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Published April 19, 2013, 06:58 PM

2nd stillborn's remains may have gone to Minnesota laundry

A Minnesota hospital said Friday that the remains of a second stillborn baby may have been sent to a laundry service that discovered one set of remains earlier this week.

By: Amy Forliti, Associated Press

MINNEAPOLIS — A Minnesota hospital said Friday that the remains of a second stillborn baby may have been sent to a laundry service that discovered one set of remains earlier this week.

Regions Hospital of St. Paul said it believes the second set of remains were in the same basket of linens that held the remains of the 22 week gestational age stillborn discovered Tuesday by workers at a laundry service in Red Wing.

The hospital announced Friday that the remains of a stillborn at 19 weeks gestational age were also in the same basket of linens.

"As we investigated, our records indicated that there should have been another set of remains in the same location," said Chris Boese, chief nursing officer. "We have now ruled out that those remains went to the funeral home or to another location."

Boese added: "A tragic human error was made and we believe both sets of remains were mistaken as empty linens and placed in the laundry at the same time by a hospital worker."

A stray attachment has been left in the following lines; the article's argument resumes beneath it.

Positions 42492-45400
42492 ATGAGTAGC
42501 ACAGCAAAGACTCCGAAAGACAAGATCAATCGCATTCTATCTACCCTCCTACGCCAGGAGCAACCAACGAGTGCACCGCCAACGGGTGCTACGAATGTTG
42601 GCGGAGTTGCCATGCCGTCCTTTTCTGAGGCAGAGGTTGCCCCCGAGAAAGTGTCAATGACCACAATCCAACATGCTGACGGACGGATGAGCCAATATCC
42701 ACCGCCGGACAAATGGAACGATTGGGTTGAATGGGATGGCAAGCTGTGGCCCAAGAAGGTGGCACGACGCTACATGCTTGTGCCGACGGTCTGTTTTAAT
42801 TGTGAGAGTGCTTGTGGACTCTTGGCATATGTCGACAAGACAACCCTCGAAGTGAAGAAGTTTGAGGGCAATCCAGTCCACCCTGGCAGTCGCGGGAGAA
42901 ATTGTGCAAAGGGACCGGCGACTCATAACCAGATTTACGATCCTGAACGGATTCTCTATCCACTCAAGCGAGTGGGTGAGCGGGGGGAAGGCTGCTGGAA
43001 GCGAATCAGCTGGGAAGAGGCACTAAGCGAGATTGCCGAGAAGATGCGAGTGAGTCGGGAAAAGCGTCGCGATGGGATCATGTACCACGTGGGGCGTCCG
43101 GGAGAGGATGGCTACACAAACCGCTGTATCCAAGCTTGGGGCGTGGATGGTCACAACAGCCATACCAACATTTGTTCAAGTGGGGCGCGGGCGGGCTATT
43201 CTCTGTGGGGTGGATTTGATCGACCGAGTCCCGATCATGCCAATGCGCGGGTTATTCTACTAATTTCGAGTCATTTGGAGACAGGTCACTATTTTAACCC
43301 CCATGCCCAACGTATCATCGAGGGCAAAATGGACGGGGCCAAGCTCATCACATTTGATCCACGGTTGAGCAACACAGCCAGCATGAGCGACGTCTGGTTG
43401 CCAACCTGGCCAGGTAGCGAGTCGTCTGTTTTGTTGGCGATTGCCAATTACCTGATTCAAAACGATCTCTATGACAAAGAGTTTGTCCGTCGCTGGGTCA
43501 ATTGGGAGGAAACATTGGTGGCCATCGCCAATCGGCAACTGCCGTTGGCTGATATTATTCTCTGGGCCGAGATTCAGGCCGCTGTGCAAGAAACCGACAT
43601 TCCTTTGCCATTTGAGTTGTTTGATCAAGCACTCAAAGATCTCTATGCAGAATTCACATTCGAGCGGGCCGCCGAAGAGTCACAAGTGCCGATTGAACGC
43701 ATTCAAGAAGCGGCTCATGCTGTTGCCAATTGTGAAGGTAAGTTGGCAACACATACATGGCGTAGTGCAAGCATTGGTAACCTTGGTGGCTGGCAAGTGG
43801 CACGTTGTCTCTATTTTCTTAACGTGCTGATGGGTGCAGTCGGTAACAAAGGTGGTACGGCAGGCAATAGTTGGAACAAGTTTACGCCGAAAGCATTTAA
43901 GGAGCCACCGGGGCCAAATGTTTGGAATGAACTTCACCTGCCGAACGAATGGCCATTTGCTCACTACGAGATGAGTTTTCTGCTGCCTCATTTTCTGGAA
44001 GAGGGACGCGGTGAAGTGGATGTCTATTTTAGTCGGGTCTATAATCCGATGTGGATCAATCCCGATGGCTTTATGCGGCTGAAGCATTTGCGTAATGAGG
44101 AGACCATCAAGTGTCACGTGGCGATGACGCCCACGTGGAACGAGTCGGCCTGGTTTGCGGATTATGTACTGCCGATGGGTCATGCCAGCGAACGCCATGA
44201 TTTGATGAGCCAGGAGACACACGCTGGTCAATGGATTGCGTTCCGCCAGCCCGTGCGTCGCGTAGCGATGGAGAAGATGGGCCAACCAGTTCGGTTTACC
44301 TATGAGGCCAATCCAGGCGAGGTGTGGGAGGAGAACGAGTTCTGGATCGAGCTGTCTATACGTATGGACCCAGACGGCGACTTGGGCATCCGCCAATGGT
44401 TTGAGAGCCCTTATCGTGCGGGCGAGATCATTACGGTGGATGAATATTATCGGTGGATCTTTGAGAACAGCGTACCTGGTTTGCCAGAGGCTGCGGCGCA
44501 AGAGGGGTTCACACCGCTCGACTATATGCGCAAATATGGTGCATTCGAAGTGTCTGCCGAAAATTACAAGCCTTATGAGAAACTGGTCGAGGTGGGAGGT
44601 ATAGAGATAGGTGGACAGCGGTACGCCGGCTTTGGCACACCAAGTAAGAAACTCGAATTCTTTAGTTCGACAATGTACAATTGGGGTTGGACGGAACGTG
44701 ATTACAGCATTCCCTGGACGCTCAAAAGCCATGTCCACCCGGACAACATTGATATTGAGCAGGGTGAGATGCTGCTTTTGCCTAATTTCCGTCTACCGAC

Hospital CEO Brock Nelson said there were no words to describe how "deeply saddened we are and how sorry we are for this terrible mistake."

"Words are not adequate. We have reached the family to apologize and offer any support that we can," Nelson added in a statement.

The hospital said it is investigating and has taken steps to ensure this doesn't happen again.

On Wednesday, officials from Regions Hospital said the remains of a stillborn baby boy had been wrapped in linens in the hospital morgue and somehow were mistaken for laundry that was supposed to be sent out for cleaning.

Regions Hospital, one of the largest hospitals in the Twin Cities, handles about 2,500 births every year, and about 20 to 25 of the infants are stillborn, Boese said. Families of those infants are given the choice of making their own arrangements or allowing the hospital to work with community groups that take care of the burial or cremation.

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